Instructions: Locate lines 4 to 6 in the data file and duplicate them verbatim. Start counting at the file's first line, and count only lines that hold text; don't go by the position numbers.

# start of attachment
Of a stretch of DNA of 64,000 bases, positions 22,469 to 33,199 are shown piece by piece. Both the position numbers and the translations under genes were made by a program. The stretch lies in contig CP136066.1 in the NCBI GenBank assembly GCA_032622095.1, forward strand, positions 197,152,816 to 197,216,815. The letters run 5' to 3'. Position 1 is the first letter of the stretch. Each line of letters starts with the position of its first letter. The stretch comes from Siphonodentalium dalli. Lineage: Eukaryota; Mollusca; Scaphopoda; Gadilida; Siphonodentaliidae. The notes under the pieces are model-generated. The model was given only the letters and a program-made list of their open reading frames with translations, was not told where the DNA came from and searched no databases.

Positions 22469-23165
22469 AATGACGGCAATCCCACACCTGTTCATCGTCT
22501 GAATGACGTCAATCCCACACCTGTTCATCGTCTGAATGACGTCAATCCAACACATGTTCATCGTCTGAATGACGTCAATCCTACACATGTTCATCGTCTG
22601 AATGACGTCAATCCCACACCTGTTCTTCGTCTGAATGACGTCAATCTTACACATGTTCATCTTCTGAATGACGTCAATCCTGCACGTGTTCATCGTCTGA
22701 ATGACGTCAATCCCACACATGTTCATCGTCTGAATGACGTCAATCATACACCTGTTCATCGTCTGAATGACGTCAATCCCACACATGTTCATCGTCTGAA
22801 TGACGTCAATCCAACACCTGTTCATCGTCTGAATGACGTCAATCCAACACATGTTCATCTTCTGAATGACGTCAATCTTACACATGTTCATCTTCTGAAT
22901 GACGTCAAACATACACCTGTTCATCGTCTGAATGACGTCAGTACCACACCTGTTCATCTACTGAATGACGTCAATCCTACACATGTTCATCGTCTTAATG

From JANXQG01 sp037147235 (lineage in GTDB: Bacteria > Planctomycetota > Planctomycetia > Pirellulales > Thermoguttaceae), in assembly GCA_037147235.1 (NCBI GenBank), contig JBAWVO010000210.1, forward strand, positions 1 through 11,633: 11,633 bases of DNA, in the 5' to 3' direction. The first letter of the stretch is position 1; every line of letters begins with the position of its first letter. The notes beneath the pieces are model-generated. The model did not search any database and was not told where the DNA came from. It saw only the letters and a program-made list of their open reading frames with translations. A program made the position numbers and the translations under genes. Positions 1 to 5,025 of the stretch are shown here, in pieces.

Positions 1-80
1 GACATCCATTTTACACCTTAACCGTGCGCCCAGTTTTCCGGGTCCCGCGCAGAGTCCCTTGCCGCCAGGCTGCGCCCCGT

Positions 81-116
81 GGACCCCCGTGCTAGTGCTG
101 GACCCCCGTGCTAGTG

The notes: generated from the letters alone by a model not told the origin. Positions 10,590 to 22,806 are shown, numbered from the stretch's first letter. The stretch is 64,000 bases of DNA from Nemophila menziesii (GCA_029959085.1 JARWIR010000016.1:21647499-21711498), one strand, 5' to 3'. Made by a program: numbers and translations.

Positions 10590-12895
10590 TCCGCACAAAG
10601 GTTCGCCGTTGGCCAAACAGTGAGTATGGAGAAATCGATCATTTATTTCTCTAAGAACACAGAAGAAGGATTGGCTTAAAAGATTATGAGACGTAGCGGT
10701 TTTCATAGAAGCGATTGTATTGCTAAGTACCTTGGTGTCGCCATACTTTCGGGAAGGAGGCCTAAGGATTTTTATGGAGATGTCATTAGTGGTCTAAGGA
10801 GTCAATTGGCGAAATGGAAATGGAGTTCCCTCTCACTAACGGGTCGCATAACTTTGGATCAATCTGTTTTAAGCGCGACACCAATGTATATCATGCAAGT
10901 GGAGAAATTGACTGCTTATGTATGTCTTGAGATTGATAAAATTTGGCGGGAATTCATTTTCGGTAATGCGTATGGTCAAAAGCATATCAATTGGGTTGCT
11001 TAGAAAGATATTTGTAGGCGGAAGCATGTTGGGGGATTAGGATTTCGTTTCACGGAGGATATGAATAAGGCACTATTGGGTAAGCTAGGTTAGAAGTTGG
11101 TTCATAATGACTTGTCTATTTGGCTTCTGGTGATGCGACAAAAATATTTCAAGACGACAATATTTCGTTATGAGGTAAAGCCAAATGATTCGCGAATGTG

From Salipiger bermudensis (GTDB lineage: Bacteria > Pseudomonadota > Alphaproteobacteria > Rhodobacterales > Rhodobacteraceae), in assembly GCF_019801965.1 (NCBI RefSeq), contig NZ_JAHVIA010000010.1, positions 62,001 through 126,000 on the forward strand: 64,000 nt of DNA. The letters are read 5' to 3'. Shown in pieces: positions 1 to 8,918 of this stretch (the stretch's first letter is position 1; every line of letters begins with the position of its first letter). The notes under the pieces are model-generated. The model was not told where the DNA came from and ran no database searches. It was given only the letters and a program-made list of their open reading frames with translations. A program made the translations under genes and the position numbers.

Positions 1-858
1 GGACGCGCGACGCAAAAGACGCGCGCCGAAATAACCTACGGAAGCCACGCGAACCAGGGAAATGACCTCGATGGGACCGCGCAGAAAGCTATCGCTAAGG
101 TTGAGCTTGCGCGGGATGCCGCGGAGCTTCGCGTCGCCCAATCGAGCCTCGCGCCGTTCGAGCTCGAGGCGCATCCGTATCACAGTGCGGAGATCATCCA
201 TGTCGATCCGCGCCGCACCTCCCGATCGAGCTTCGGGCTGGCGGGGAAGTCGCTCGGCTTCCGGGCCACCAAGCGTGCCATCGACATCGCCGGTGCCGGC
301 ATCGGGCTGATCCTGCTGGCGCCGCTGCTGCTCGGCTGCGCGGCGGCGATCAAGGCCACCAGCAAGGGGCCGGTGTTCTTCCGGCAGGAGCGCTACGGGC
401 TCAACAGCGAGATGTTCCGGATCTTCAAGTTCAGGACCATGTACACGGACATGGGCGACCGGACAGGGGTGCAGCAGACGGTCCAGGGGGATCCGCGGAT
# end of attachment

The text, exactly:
22501 GAATGACGTCAATCCCACACCTGTTCATCGTCTGAATGACGTCAATCCAACACATGTTCATCGTCTGAATGACGTCAATCCTACACATGTTCATCGTCTG
22601 AATGACGTCAATCCCACACCTGTTCTTCGTCTGAATGACGTCAATCTTACACATGTTCATCTTCTGAATGACGTCAATCCTGCACGTGTTCATCGTCTGA
22701 ATGACGTCAATCCCACACATGTTCATCGTCTGAATGACGTCAATCATACACCTGTTCATCGTCTGAATGACGTCAATCCCACACATGTTCATCGTCTGAA